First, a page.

Polyglutamine-expanded ataxin-1 recruits Cu/Zn-superoxide dismutase into the nucleus of HeLa cells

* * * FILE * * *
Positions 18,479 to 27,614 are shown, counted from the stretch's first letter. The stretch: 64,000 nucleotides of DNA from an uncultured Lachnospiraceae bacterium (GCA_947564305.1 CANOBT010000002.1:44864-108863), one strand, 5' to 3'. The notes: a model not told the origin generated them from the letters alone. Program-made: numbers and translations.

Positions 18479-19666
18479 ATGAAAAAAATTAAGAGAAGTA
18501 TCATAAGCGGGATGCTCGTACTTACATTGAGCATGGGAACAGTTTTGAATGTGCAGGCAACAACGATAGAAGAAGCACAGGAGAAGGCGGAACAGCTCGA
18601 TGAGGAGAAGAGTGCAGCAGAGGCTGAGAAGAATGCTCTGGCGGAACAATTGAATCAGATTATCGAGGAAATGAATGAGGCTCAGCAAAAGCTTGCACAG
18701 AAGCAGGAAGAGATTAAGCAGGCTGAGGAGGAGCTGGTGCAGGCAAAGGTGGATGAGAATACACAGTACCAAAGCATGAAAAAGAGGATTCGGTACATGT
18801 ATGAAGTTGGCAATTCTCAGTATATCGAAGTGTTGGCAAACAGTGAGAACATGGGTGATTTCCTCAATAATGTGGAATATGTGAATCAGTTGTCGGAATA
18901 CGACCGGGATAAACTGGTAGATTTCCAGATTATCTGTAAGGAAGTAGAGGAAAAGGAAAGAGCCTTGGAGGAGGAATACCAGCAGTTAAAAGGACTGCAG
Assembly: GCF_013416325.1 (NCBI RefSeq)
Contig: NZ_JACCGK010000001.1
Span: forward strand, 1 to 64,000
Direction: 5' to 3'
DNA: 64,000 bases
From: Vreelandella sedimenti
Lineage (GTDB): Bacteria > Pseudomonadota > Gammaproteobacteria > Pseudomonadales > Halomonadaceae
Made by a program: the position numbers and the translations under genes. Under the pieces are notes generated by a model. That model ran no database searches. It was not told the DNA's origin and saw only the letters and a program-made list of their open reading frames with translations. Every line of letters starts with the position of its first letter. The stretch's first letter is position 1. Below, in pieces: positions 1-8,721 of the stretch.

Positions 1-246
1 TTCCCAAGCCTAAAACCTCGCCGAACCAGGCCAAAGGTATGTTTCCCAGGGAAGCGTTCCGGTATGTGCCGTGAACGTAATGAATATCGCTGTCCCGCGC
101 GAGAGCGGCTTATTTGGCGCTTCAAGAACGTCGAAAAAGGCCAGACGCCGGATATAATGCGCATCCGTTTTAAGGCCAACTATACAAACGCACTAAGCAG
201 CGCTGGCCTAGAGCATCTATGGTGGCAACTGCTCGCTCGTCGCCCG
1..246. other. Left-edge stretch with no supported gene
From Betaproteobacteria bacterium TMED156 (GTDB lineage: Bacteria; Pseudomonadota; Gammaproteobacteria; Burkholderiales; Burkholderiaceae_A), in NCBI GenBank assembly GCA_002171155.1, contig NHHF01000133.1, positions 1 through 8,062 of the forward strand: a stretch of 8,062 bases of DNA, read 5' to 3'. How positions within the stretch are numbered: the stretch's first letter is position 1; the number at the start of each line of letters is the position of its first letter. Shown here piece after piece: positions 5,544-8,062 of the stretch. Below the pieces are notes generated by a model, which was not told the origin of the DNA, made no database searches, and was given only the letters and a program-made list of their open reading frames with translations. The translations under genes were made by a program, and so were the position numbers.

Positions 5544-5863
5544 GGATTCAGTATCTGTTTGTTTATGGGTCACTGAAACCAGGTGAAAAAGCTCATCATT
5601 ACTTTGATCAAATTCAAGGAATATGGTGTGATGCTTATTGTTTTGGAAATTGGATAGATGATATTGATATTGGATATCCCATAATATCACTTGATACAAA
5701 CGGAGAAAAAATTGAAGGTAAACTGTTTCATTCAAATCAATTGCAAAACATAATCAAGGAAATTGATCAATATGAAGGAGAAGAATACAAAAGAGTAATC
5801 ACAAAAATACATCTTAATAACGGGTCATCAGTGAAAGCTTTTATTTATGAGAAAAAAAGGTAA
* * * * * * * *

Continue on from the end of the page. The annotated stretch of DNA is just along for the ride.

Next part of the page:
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Spinocerebellar ataxia 1 (SCA1) is an inherited neurodegenerative disorder caused by expansion of the polyglutamine stretch in ataxin-1, the SCA1 gene product. Polyglutamine expansion leads to the aggregation of ataxin-1 proteins. Superoxide dismutases (SODs) are involved in the pathogenesis of other aggregate-forming neurodegenerative diseases and are known to localize in the cytoplasm. Here, we show that Cu/Zn-SOD is translocated into the nucleus of HeLa cells in the presence of expanded ataxin-1, whereas Mn-SOD is localized in the cytoplasm: the longer the expansion of polyglutamine, the higher the level of translocation of Cu/Zn-SOD. In addition, the oxidation of intracellular proteins occurs with higher frequency in the presence of mutant ataxin-1 (82Q), suggesting that the functional activity of Cu/Zn-SOD might be decreased by mutant ataxin-1. We demonstrate that mutant ataxin-1-expressing cells encounter mitochondrial dysfunction in the conditions of oxidative stress. Our results suggest that polyglutamine-expanded ataxin-1 increases the levels of reactive oxygen species in HeLa cells.
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